B & G


Chapter 3

The following fictional narrative involves sexually-explicit erotic events between men.  If you shouldn't be reading this, please move on.

In the world of this story, the characters don't always use condoms.  In the real world, you should care enough about yourself and others to always practice safe sex.

The author retains all rights.  No reproductions or links to other sites are allowed without the author's consent.

The titles of all of my Nifty stories are listed in the Authors section under Tim Mead.

Thanks and love to Tom for always patiently and carefully doing the editing chores, and to the rest of my Nifty Six colleagues.


Things got busy after the Schumann concert.  Much of Rae's spare time was taken up with rehearsals for the faculty string quartet recital scheduled for early January.  We were all busy getting ready for term papers and final exams, which came the week before Christmas.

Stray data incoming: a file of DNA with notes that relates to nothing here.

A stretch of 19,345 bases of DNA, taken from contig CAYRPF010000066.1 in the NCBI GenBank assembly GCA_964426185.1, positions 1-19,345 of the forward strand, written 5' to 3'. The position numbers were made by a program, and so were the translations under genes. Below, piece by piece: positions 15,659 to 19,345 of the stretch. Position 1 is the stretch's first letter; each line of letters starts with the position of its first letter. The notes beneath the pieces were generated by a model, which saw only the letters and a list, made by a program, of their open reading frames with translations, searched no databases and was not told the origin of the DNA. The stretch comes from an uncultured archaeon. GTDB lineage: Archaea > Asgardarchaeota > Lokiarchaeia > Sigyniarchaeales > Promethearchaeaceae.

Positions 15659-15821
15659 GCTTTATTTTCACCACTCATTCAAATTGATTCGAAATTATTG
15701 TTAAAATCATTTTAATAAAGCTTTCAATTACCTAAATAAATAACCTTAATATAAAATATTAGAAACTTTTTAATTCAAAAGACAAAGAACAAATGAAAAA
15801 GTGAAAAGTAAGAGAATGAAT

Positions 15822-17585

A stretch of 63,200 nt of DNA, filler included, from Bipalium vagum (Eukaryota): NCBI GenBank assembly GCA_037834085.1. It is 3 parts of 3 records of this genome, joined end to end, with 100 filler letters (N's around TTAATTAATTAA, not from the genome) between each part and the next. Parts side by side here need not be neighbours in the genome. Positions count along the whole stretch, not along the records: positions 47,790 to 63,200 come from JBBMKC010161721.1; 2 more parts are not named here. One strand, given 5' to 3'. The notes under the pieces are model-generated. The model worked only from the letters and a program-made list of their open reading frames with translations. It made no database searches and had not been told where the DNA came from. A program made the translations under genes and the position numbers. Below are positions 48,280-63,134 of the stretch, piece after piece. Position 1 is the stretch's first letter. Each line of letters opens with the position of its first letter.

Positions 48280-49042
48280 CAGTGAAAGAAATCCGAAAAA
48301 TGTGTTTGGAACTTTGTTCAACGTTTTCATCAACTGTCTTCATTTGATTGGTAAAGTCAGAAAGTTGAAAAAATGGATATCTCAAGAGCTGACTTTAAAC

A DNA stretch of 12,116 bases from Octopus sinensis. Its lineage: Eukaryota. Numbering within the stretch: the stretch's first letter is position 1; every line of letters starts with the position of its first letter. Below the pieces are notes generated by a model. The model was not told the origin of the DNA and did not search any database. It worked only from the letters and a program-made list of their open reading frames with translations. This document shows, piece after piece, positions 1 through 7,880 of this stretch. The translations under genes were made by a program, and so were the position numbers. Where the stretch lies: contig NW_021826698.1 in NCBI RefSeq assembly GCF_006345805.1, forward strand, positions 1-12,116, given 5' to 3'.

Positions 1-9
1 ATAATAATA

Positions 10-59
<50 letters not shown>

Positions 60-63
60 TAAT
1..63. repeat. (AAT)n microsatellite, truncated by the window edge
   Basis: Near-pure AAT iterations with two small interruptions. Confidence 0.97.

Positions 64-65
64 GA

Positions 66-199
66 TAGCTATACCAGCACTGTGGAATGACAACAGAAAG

When I found out the Theater Department was doing Ibsen's "Enemy of the People," I reserved two tickets for the Friday night performance.  Gabe had called to congratulate me the day after the Schumann concert, but I had seen him only in passing for the last couple of weeks.  When I called B & G I was told he was out on campus somewhere and they'd have him get back to me.  When I returned to my office after my next class, he was waiting by my office door.

"You could have gone on in," I said.  "I know you have a master key."  I unlocked the door and we went in.

"Don't like to do that except in emergency.  You having trouble with your thermostat?"

"No, this is social.  Got time to chat?"

He grinned.  "A minute, maybe two if I turn off my pager."  He sat.  "How've you been?"

"Things have been pretty busy lately.  Everyone seems to have realized suddenly that the term's going to be over soon.  But I've missed our get-togethers."  I hadn't meant to say that, but it was true.

He smiled.  "Really?  So have I."

I was relieved to hear that because when he didn't show up after the concert, I thought maybe he'd lost interest in me.